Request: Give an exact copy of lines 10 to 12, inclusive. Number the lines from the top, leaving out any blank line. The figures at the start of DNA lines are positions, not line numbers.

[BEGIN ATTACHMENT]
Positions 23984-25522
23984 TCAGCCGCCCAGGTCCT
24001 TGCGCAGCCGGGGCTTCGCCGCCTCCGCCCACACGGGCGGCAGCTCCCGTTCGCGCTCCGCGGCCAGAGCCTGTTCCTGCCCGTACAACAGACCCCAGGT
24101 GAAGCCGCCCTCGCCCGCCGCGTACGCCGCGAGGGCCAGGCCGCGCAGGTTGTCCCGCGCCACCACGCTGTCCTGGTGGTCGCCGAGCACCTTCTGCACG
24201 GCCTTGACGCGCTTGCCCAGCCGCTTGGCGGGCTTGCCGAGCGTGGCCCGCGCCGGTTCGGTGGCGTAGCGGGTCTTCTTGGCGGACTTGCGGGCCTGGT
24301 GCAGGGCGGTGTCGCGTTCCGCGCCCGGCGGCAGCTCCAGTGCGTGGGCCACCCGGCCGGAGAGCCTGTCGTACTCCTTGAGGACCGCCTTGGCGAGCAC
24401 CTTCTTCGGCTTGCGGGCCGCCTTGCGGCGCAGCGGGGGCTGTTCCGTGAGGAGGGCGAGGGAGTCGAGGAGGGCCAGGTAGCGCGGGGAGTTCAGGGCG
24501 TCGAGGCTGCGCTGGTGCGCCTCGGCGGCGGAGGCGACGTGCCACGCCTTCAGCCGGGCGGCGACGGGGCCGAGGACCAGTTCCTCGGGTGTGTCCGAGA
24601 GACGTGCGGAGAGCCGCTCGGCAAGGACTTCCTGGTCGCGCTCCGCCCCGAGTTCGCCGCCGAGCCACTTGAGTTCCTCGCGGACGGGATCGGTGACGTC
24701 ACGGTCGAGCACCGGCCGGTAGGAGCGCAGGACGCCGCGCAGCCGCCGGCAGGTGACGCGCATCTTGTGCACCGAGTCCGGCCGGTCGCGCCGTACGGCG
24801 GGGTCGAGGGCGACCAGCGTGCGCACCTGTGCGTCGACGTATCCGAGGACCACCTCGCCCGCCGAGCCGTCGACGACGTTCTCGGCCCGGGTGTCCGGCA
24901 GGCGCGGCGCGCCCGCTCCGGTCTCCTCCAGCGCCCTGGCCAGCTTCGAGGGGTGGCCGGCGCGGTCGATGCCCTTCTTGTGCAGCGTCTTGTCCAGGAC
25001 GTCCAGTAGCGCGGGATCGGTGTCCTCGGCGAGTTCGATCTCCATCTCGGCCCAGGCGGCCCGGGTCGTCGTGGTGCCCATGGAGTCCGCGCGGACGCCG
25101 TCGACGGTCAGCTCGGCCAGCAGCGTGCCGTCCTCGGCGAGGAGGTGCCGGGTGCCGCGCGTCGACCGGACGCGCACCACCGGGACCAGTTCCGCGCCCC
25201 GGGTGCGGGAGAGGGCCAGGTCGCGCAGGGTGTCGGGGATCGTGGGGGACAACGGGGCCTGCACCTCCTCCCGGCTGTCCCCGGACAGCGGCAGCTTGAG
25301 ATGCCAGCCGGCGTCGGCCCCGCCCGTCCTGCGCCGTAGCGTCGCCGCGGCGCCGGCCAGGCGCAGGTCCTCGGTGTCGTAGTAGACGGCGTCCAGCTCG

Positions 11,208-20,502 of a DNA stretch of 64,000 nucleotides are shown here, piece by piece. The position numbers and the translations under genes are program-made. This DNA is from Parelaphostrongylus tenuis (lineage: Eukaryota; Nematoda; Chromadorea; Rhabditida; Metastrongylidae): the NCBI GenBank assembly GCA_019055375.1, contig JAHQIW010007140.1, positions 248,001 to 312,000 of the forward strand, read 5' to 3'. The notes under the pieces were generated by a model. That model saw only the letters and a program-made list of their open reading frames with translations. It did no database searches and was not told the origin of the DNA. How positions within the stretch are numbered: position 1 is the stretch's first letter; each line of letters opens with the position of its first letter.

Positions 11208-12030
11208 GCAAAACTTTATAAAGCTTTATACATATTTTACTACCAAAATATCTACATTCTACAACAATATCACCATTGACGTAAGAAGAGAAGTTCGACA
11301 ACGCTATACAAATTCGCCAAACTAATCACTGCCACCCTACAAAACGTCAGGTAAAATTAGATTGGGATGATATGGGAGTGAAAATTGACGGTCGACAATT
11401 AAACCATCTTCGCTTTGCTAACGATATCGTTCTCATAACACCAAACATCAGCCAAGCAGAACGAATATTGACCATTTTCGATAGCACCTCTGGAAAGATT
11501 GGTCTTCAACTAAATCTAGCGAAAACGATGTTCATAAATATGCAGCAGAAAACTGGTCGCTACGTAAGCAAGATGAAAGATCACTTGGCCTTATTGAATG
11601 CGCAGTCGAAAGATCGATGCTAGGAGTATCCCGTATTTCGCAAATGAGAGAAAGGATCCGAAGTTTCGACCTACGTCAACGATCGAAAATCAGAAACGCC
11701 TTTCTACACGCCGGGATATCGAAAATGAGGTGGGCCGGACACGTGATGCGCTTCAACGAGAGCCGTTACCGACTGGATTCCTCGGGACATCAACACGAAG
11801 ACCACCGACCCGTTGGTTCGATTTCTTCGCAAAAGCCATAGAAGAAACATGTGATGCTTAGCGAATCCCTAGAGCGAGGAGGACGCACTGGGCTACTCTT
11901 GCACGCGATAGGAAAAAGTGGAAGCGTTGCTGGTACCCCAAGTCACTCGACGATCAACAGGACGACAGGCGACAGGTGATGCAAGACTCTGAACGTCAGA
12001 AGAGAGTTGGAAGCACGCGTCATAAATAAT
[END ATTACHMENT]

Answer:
24701 ACGGTCGAGCACCGGCCGGTAGGAGCGCAGGACGCCGCGCAGCCGCCGGCAGGTGACGCGCATCTTGTGCACCGAGTCCGGCCGGTCGCGCCGTACGGCG
24801 GGGTCGAGGGCGACCAGCGTGCGCACCTGTGCGTCGACGTATCCGAGGACCACCTCGCCCGCCGAGCCGTCGACGACGTTCTCGGCCCGGGTGTCCGGCA
24901 GGCGCGGCGCGCCCGCTCCGGTCTCCTCCAGCGCCCTGGCCAGCTTCGAGGGGTGGCCGGCGCGGTCGATGCCCTTCTTGTGCAGCGTCTTGTCCAGGAC